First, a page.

Wolf blamed Secretary of State Condoleezza Rice and even Christian churches in the United States for not coming to the aid of people in Iraq who are fleeing the country by the thousands to avoid torture and even death because of their allegiance to non-Muslim faiths.
 
“We are spending billions of dollars and have shed the blood of some of this country’s finest, and the U.S. government has not done a darn thing to protect the freedom and safety – forget freedom – the safety of Christians in Iraq,” Wolf said. “Secretary Rice has failed when it comes to this point.

Republicans in both the House and Senate have continually attacked Bush for his mishandling of the war and his cabinet’s lack of protection for minorities in Iraq.   “The lack of effective government action to protect these communities from abuses has established Iraq among the most dangerous places on earth for religious minorities,” said Felice D. Gaer, chairwoman of the commission.
 
Aside from a panel of seven of the nine commissioners, several other lawmakers weighed in on the commission’s report and recommendations at the press conference.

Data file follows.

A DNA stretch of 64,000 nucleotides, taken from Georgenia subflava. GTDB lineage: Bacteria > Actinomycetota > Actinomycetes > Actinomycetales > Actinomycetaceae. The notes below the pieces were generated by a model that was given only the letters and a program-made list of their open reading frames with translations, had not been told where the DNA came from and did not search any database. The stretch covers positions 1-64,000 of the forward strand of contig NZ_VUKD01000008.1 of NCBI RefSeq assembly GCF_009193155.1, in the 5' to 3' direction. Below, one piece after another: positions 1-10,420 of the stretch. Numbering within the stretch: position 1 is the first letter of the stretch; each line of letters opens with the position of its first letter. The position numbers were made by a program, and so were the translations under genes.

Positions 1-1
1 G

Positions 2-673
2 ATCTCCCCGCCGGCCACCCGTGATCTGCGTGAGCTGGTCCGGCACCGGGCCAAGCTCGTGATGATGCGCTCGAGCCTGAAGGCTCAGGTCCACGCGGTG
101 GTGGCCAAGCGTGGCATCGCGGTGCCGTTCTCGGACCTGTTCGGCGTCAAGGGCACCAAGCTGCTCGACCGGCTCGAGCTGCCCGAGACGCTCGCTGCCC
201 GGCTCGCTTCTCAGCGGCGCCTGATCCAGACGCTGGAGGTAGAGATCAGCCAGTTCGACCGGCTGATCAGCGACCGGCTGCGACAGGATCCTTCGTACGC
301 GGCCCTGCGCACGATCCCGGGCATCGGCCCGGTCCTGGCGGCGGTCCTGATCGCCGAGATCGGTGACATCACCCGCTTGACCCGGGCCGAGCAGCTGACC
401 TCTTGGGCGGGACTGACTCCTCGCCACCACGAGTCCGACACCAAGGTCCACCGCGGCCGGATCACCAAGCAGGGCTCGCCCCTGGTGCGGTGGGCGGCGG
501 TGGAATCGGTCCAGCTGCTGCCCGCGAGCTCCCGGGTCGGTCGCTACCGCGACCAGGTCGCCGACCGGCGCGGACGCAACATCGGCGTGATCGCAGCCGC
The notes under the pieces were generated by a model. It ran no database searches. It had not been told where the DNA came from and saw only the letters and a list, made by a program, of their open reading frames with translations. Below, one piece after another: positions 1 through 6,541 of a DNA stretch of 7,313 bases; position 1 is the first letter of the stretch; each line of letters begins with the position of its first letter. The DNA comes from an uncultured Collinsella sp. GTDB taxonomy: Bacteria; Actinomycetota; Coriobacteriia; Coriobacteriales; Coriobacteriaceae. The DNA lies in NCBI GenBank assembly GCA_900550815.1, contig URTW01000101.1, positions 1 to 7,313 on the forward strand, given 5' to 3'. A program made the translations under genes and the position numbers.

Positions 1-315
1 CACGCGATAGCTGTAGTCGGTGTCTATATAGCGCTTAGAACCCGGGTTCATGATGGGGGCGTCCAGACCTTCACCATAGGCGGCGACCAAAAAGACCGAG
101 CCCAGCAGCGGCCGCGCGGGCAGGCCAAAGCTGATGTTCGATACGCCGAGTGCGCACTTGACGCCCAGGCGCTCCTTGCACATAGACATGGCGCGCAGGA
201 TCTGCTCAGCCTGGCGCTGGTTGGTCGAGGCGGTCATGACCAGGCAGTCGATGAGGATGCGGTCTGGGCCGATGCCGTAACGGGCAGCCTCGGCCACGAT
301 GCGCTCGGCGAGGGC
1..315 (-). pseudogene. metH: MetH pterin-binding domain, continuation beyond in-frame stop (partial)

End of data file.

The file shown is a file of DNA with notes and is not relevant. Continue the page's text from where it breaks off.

“In the last three months alone it is estimated that about half of the 20,000 Christians in the largely Kurdish city of Mosul have fled that city,” Rep. Chris Van Hollen of Maryland said in a prepared statement. “Since the U.S. invasion of Iraq in 2003, over one-third of the Christian population of Iraq, a community of some 800,000, have left the country.”
 
Sen. Ben Cardin of Maryland, co-chairmen of the U.S. Commission on Security and Cooperation in Europe, the lawmakers said, “The Iraqi government has a moral obligation to protect the rights of all minority communities by implementing concrete solutions to ensure their safety.”

Cardin and other lawmakers added, “The United States must take the lead and provide a ‘humanitarian surge’ in responding to this crisis.”

However, the rhetoric has done little to help the struggling Chaldean families orphaned in the desert. 

Little is being done to help minorities in Iraq and barriers from the Iraqi government keep religious groups for helping refugees.